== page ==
The way our mortal world is architected spiritually (Think deeper than religion, think creative energy, think love) it acts as a barrier to that level of collaboration. It lies. At least on the face of things. Why? Oh, that goes back eons, to a choice an element of creation made to supercede the authority of the Creator and by choice put on a disguise that looks like love, but is only meant to deceive the rest of creation. It’s name is Adversary. It lives here. It is also called a messenger (angel) of Light

You will never get there by leaving out the key component, because you really do have an adversary.

Best to meet your collaborator today.

It begins with and in you, the entrance of light, and  to link with something regenerative, completely, immersively, creative and loving.

Yes it is your choice: destiny.

Or not.



Here is one of the greater messages in film I have  come across. It was made by Dana Saint and Gnarly Bay Productions.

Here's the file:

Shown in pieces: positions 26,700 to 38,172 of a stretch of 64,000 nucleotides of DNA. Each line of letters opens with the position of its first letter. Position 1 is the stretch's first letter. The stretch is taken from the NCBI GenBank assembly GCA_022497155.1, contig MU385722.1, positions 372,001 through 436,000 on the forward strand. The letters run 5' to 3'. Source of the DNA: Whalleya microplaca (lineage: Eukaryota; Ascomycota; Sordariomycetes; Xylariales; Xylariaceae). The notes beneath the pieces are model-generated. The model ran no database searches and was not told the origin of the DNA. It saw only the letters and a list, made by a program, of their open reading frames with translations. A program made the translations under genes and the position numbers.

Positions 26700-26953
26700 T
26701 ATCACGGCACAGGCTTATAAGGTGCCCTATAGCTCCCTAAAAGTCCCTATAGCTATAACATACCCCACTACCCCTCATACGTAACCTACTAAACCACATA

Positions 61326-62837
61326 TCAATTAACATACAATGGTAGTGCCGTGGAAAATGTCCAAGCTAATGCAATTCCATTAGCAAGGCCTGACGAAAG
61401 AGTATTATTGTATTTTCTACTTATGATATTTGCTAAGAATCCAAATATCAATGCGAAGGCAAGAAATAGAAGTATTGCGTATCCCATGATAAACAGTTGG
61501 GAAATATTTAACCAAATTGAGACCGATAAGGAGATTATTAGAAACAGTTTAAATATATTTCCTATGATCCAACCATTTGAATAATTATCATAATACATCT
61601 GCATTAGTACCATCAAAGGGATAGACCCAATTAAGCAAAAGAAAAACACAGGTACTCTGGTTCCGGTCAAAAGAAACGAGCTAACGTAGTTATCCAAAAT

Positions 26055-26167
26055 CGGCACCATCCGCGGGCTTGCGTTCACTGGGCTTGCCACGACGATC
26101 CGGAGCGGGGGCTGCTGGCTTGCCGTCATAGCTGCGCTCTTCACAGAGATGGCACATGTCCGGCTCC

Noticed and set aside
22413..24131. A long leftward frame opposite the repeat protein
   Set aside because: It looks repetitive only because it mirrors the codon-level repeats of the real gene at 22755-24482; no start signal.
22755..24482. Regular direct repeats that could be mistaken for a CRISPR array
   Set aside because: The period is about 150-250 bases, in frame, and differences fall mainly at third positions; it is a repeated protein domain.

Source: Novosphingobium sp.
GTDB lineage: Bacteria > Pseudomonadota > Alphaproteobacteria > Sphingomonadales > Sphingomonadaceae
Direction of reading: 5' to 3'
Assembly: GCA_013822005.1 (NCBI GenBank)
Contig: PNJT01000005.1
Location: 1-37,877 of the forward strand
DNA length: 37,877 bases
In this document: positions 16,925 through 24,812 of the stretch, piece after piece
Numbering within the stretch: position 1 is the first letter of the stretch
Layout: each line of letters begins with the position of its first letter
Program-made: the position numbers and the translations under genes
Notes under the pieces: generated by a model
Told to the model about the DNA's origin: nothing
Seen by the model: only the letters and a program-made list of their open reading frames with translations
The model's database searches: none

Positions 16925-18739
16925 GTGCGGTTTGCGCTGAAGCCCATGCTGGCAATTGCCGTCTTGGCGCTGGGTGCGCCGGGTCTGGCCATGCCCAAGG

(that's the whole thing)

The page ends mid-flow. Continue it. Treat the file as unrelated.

The film is in a contest of sorts at Vimeo right now. Watch Story For Tomorrow here, and please, if it touches you, take a moment to weigh in on that.

Motivation Song

Friday, May 14th, 2010
Adam Virs

Adam Virs

This shot is of Ventura Surfer Adam Virs. It was taken in Ventura California, just south of the Harbor. You can see Two Trees, a landmark, in the background. If you are from Ventura, this image is pretty cool. It is a frame from the second or third roll of film that I ever shot from the water. The surf was terrible this day. When I came in, I ran into my friend and soon to be colleague, William Sharp. We were both shooting for Surfing Magazine and being edited by legendary lensman and mentor, Larry “Flame” Moore.